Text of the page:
Isn't it interesting that in a Technocracy, all these issues would be moot, like a lot of the "you can only pick one (if out of two)" or "you can only pick two (if out of three choices)" we encounter. There would be no need for any form of copyright beyond proper attribution to the author or inventor(s). There would be no problem with artists starving or whatever since everyone would be receiving the highest standard of living possible anyway. People could then use whatever media they liked whether for entertainment, education, or to make their own whenever they want, and everyone's happy. As I always say, with Technocracy you can have your cake and eat it too.

Another line that stuck out for me was this (from the last message I posted a link to): ""Copyright is evil" equals "I don't think I should pay for anything", and it always has." Well I guess with Technocracy people can have both, and if this is an accurate reflection of Slashdot readers, then I'll bet they'd love Technocracy! Once they understood it anyway.

If you are wondering what Technocracy is, and how it can do these things without the myriad problems that I'm sure come to mind, be sure to investigate it thoroughly, because anything less will not answer all your questions and fill in the "holes" in your knowledge that may look at first like problems with the idea. Here is a good place to start. Especially try the Beginner's Page!

User Journal

Journal Journal: Making use of what we know to solve society's problems


I agree with a lot of what he says in this post, especially the part about:

"We could have had the future depicted in 2001, we could have an end to world hunger, an end to disease, and if not an end to death then a comfortably long delay in its arrival."

From all the research I have seen, we have had the technology to do all these things and more, at least here in North America, for over 70 years. What I don't agree with is his statement:

"The problem is that we're still very human at heart and humans are not that far removed from the trees. We are selfish, grasping, petty animals and those few acts of sublime virtue from the best of us simply serve to make the rest of us look all the worse."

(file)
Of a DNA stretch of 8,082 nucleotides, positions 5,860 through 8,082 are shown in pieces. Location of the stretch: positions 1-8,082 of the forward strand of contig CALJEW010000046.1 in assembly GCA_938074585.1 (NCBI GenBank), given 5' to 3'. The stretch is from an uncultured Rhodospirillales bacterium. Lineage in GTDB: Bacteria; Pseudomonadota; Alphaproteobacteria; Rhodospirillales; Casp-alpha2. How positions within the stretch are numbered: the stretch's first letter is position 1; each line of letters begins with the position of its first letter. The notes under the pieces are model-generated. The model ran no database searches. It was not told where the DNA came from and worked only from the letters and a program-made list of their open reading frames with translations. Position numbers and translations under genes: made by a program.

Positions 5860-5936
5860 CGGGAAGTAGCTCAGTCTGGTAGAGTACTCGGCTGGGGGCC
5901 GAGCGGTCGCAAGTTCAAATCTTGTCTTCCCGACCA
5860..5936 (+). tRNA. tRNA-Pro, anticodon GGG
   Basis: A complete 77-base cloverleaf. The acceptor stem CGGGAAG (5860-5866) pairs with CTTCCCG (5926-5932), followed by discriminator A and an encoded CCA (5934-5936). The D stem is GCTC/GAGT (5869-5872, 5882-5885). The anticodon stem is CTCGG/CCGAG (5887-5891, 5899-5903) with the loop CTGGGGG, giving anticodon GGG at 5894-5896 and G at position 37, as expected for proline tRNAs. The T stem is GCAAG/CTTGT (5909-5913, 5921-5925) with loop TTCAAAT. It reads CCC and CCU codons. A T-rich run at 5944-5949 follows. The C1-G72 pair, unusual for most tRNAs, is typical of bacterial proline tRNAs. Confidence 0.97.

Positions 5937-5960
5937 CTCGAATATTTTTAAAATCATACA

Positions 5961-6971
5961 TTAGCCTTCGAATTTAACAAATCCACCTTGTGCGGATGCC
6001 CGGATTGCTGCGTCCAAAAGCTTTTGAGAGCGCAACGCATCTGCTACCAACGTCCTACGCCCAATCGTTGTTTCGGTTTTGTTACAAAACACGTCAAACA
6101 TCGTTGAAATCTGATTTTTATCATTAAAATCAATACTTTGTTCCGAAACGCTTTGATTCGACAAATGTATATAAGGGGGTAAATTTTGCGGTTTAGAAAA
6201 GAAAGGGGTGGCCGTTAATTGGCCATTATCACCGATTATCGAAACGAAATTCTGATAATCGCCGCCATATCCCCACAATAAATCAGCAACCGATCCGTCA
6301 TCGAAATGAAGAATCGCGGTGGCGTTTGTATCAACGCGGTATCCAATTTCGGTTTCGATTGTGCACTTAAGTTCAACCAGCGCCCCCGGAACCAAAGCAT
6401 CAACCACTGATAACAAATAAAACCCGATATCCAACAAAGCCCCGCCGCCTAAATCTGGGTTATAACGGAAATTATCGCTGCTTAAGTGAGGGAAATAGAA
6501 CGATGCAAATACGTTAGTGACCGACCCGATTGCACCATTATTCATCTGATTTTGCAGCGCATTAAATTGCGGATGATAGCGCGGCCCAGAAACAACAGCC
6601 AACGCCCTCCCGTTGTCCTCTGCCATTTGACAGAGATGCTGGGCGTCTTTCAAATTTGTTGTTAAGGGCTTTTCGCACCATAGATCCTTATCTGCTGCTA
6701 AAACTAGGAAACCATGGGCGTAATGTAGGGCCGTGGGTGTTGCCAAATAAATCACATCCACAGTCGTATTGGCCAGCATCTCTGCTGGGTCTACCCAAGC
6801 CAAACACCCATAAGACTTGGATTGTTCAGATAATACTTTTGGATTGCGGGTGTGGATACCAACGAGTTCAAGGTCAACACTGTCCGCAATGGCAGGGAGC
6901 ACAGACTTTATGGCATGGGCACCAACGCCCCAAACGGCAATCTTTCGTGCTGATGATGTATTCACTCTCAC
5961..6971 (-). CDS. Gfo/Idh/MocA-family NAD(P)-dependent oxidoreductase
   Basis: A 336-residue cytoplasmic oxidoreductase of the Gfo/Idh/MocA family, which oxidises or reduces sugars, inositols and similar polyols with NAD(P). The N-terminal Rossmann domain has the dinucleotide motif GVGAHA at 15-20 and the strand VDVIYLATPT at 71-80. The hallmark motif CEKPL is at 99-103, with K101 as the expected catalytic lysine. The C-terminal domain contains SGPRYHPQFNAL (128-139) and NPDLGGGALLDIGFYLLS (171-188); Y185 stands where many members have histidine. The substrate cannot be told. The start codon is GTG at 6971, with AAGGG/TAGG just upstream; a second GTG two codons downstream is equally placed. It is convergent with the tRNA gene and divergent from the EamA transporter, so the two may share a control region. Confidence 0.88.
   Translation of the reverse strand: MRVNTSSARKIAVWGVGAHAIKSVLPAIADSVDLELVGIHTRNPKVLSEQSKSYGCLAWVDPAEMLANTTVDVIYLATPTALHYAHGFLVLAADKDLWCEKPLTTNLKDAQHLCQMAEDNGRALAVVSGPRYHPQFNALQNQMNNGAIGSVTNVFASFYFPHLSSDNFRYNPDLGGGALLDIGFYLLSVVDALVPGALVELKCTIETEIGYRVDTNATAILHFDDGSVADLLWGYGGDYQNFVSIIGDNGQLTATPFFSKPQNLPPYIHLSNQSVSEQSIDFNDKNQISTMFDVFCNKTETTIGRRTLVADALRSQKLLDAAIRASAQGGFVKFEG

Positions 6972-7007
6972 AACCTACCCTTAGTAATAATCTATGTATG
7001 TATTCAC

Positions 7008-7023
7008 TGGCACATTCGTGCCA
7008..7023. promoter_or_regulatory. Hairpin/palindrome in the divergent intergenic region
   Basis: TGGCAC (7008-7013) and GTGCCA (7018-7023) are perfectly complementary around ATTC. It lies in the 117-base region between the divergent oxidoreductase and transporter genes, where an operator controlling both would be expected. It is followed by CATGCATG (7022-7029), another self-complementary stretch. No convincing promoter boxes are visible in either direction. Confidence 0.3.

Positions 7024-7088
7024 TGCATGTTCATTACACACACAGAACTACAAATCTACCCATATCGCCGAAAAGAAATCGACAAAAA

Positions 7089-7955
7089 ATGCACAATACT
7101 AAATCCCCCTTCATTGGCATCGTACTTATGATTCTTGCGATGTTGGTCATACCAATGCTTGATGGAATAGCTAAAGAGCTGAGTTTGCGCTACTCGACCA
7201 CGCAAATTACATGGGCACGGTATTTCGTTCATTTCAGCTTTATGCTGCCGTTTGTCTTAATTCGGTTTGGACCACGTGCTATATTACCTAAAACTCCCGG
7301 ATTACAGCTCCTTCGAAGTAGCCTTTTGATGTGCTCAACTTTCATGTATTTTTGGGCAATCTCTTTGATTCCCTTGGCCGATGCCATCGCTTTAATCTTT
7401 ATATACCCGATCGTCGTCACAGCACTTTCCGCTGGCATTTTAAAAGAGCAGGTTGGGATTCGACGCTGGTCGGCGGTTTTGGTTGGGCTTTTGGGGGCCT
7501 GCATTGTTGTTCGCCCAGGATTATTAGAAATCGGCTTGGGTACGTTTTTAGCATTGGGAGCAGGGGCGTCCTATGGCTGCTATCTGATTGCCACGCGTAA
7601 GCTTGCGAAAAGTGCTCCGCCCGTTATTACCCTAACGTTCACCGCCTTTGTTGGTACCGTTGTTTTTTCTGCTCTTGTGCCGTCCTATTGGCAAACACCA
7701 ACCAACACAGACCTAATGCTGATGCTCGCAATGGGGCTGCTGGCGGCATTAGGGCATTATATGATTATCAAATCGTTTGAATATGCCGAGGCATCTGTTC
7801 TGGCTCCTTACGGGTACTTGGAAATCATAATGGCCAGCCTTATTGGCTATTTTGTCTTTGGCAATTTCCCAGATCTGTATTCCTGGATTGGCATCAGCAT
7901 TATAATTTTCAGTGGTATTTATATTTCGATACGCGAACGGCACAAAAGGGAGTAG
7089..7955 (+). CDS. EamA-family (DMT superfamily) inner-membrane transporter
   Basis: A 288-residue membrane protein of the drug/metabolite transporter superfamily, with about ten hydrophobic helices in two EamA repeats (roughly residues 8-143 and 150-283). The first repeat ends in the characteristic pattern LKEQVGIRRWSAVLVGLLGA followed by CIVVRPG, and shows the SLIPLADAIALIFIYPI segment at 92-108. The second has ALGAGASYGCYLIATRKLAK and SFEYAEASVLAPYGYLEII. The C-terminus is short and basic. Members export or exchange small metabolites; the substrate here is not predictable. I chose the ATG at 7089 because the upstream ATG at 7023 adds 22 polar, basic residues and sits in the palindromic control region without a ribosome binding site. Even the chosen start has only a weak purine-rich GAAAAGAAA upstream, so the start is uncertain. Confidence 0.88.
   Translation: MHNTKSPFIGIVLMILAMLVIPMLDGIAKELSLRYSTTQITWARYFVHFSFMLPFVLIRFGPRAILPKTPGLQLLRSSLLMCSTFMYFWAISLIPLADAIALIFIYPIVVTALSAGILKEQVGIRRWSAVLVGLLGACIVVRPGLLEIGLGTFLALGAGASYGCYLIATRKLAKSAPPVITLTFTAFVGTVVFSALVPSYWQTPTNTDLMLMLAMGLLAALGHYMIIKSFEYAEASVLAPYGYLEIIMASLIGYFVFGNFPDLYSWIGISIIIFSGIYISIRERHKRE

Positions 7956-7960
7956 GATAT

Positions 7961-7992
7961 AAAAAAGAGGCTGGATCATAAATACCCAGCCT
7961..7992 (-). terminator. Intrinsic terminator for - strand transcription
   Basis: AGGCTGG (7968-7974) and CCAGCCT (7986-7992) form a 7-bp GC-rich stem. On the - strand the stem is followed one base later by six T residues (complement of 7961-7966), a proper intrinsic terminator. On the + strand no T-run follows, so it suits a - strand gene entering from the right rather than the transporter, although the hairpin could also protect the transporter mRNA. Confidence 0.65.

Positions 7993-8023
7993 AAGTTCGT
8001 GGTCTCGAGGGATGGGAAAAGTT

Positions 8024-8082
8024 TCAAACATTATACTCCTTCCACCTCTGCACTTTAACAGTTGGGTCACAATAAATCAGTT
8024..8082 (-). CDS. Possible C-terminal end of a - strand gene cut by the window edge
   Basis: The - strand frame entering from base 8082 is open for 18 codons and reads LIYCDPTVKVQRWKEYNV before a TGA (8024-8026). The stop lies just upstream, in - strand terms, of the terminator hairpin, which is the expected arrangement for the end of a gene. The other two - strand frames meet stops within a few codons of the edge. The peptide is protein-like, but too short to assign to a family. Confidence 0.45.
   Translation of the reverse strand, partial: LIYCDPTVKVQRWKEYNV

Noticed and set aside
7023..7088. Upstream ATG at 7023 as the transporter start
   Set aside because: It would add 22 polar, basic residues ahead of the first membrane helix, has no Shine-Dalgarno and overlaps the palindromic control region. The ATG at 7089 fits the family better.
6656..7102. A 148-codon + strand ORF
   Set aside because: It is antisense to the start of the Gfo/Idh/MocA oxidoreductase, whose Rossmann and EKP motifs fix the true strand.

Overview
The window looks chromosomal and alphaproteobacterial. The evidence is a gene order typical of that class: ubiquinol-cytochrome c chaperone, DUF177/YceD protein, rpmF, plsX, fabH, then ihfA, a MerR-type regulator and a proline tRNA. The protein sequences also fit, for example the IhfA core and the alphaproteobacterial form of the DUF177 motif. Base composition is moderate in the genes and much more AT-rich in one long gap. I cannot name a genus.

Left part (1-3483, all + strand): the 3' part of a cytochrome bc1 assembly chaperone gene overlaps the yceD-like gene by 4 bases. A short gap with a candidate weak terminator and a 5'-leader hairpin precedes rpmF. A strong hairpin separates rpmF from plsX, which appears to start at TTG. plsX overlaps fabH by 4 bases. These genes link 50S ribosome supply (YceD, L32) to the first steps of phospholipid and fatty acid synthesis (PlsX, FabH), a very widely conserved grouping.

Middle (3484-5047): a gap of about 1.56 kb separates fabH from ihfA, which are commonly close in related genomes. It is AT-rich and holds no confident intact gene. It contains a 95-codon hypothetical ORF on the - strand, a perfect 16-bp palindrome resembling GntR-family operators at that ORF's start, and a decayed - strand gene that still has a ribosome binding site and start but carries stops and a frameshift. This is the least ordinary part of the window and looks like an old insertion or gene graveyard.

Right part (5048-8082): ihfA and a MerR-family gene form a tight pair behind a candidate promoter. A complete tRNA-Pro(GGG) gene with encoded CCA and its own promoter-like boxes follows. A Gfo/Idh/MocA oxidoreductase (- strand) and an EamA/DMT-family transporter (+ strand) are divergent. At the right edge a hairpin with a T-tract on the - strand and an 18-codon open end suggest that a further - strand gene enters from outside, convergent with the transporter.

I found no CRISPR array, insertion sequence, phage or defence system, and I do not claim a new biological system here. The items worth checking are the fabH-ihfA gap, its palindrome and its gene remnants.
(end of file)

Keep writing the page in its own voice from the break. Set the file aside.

This part I kind of agree with:

"We've yet to develop a political system adequate to the task of promoting the greatest good for the greatest number without allowing unhealthy power and influence to be amassed by our least deserving fellows."

The rest of that paragraph is quite correct. The reason I say "kind of" however is because while I do think that no existing political system can do what he says, there is an apolitical system that can. I am of course talking about Technocracy.

Now the reason I say that I disagree with his previous statement is because I see human beings as being largely blank-slates when we are born. Sure, we have some basic personality traits that we are born with, such as aggressiveness, sociability, etc., which of course can be modified to some degree by upbringing, but these traits occur in all known cultures, and the sheer diversity of human behaviour across all these cultures, past and present, attest to exactly how modifiable our "software" really is. So this leads me to conclude that is it simply our cultural software, the information and processes in our heads, that needs changing in order to enact such a system as Technocracy.

So the problem then becomes how to do this? If were were to look at the problem memetically, we would need to organize an education campaign whereby people were exposed to the information and thinking processes we need them to have, and encapsulate this in a memetically successful container. How do we do this then? Can we simply say to people: "Look, if you really want an end to war, hunger, poverty, etc. etc., then you are going to have to change the way to you think about things. Here's how." Is that enough? I'm thinking probably not.